Just remember that shot placement is much more important with what you carry than how big a bang you get with each trigger pull.
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  15. #29
    Senior Member Array gddyup's Avatar
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    Quote Originally Posted by farronwolf View Post
    Your right, crazy is not against the law. But neither is being a minor, and a 12 year old can't go get a gun on their own.

    If someone lies on form 4473 in order to purchase a firearm, they have broken the law, even though being crazy isn't against the law. I personally think that the NICS check is a good thing, but could be made better if "all" the information that is to be reported and put into the system was done so in a timely fashion. And if there was a way for people in the medical profession to get info on folks like Cho into the NICS system, or local PD's to enter it on people when they are picked up for spousal abuse or other violent offenses then the system would work like intended and the innocent people would benefit.

    I would love to hear the arguement that it is a good thing for people with serious mental problems or histories of violence to own firearms.

    That is kind of like saying that people who are legally blind should be allowed pilot licenses or drivers licenses, I am pretty sure we can all agree that we don't want blind people driving....
    I have seen conflicting reports within the last 24 hours regarding what the entire legal scope of this guys purchase of a handgun actually was. Some are saying that the adjudicated order should have caused him to fail the NCIS and some are saying that the order should wasn't an issue. Beyond that, there were no criminal records this guy had that would have made him fail the background check according to police. Until I hear what the actual legal documentation reflects, I'll withhold further comment on that particular instance.

    Should blind people drive cars? Probably not, but they do! 34 states allow legally blind people to get a drivers license! Should blind people fly planes? Probably not, but they have before. What does either of these ideas have to do with changing the NCIS check for obtaining a firearm?

    The problem I see with getting end over end on changing the system because of this is simple. Where does it end? At what point do you stop trying to find reasons why someone should not be allowed to own a firearm? Do we make it so that only "crazy" people like this guy should be banned from owning firearms? What about the guy that goes in for some counseling about his marriage and discusses some type of violent outburts he has had? What about the ex-wife who gets a completly bogus order against her ex-husband just to get back at him for trying to keep 50% custody of their kids? Where does it end and who is going to be the person or persons who decide what is considered and what's not considered in this entire scope of "issues" that can fail your background check?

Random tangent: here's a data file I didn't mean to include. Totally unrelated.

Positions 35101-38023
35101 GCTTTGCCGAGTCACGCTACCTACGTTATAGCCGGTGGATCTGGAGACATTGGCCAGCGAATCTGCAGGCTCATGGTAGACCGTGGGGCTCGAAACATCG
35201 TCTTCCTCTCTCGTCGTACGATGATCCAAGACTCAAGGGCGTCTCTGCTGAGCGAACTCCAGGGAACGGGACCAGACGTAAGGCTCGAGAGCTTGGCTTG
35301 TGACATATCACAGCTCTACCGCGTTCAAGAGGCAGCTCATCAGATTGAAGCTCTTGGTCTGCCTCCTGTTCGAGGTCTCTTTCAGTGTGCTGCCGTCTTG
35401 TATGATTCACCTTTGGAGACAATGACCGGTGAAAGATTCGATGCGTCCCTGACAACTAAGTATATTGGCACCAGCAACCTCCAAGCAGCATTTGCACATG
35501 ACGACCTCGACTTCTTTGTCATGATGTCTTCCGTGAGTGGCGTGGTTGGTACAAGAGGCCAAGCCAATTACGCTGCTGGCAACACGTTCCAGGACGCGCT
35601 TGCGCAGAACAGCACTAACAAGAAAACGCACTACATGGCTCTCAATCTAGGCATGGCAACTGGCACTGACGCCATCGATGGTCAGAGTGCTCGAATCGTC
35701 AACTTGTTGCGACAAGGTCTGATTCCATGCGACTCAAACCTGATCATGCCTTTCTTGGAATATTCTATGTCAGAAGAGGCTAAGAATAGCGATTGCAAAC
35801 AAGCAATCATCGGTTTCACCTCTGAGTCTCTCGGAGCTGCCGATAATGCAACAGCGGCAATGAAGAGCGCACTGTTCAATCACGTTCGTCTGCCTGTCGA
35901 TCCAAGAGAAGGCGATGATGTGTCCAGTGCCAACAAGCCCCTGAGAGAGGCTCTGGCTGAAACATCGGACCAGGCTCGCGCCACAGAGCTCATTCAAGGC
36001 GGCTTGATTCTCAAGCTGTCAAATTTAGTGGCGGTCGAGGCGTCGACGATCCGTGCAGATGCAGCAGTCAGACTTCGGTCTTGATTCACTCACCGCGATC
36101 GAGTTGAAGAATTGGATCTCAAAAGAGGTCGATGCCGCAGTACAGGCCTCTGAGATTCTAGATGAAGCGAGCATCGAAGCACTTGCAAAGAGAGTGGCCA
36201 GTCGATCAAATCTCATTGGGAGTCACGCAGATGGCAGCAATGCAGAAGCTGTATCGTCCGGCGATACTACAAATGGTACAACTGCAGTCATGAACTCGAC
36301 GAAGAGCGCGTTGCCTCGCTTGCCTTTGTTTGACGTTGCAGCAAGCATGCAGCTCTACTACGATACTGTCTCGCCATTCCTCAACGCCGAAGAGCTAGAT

The only time I hear about things like this is when it pertains to firearms. For instance, I never hear anyone coming up with stricter ideas for drivers license requirements for "innocent people" that might just one day kill someone while drunk driving. Drunk drivers kill thousands of people each year, ones who have a drivers license and ones who have hade it taken away 3 times already, but I don't see people kicking down doors at the state house demanding tougher restrictions on driver's licenses. The reason? Because it would be a detriment to the people who don't drink and drive. Why should the "innocent people" suffer when it's the malicious acts of a few who cause pain and devastation?
    Firefighter/EMT
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    <----My LT was unhappy that I did not have my PASS-Tag at that fire. But I found the body so he said he would overlook it. :)

  16. #30
    Ex Member Array dwolsten's Avatar
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    The only time I hear about things like this is when it pertains to firearms. For instance, I never hear anyone coming up with stricter ideas for drivers license requirements for "innocent people" that might just one day kill someone while drunk driving. Drunk drivers kill thousands of people each year, ones who have a drivers license and ones who have hade it taken away 3 times already, but I don't see people kicking down doors at the state house demanding tougher restrictions on driver's licenses. The reason? Because it would be a detriment to the people who don't drink and drive. Why should the "innocent people" suffer when it's the malicious acts of a few who cause pain and devastation?
    Personally, I think this is totally wrong. There SHOULD be more restrictions on getting a driver's license; there should be mandatory training, and a difficult test you must pass. That's the way it is with pilot's licenses (my wife is a helicopter pilot, I should know). Driving is a privilege, not a right protected by the Constitution. Tens of thousands of people die every year because of people who have no business behind the wheel.

    Don't equate gun ownership to drivers licenses. The analogy doesn't work. You don't need a car to protect yourself from crime (or tyrannical government), and a car is arguably a more effective weapon than a gun for committing mass murder.

    There absolutely should be much stronger restrictions on car use by DUI convicts. I say confiscate their vehicle.